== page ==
Tuesday, May 5, 2009

Spam Flu

Every day for the last week my Google Reader has been bombarded with posts and articles about Swine Flu. The patterns of media attention are interesting, but unsurprising. The word "news" itself tells us that the content will primarily be things that are new to us. Novelty gets reported, and commonplace events are ignored. Man Bites Dog, right? Let's break down the progression:

1) Swine Flu outbreak in Mexico contributes to some deaths. Had you heard of Swine Flue before this? Probably not. It's new! And it kills people! News sources clamored to hype it up, to breed fear among people, to draw in consumers and sell advertising. They teased us with information that there was a mysterious danger out there, and we would have to keep consuming their news to find out how much danger there was to us, and how we could protect ourselves. Our brains hone in on this using automatic heuristics that generally helped keep our species alive for millennia.

2) Knowledgeable people step forward to dispense facts. Wash your hands. Stay at home if you're sick. We're probably all going to be fine. The risk is exaggerated. This information is new compared to the information in wave 1, even though it's old overall, so it still draws our attention and ratings.

3) Confusion is maintained in the face of wave 2 by constant updates on any fear-invoking event. Calming and frightening information is presented piecemeal to keep us interested, to keep us from figuring out how to feel and getting complacent with that feeling. First death in America! But it was a toddler from Mexico! Schools are closing to protect our children! Even though there was no evidence of Swine Flu! Swine Flu confirmed death toll is somewhere between 7 and 160 pending more tests! The regular flu kills 35,000 Americans each year, mostly the elderly, infants, and people with compromised immune systems! Another person just died! Swine Flu is no worse than the regular flu! We are drawn to seek more information until we can confidently declare that we are safe.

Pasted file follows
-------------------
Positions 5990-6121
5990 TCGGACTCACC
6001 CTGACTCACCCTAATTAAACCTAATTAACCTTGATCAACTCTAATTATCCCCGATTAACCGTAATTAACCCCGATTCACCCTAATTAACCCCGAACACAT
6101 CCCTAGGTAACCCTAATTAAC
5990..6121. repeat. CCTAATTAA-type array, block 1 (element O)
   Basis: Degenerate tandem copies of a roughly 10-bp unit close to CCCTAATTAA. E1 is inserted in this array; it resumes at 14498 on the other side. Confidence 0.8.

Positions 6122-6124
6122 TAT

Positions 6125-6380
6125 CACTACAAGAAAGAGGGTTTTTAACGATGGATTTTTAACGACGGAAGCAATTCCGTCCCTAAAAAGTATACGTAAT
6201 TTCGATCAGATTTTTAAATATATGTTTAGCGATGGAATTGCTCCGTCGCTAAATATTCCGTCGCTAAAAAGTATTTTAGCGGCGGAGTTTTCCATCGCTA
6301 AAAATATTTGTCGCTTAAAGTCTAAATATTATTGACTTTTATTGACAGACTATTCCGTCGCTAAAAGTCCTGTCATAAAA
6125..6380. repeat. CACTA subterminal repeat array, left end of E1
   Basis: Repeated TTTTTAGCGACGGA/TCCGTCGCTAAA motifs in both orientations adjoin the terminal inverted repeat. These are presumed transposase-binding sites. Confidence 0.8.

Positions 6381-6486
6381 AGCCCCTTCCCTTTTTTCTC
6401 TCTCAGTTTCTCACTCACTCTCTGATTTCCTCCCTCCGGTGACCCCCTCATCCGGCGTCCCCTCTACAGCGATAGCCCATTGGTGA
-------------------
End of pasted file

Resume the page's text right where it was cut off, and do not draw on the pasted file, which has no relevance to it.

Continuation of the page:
4) Eventually the situation is handled, and confusion is resolved. The "epidemic" is controlled by response measures. Evidence builds up until there is a consensus. We are saturated with information about the topic, and get bored with it. Each person has decided how they are going to respond, be it continuing life normally with confidence or locking oneself in a basement with a shotgun and canned beans. The novelty dissipates. The media looks for some other shocking new item to sell.

Now, I am selective with my news sources, so I probably missed most of the junk news out there. I have been impressed with the consistent quality of the information I got from ScienceBlogs.com. Sources with integrity stay in wave 2, and only try to educate instead of fear-monger. We should demand higher standards in our media. The freedom of the press should not include the freedom to incite damaging panic among people who just lack the education to counter their natural brain processes.

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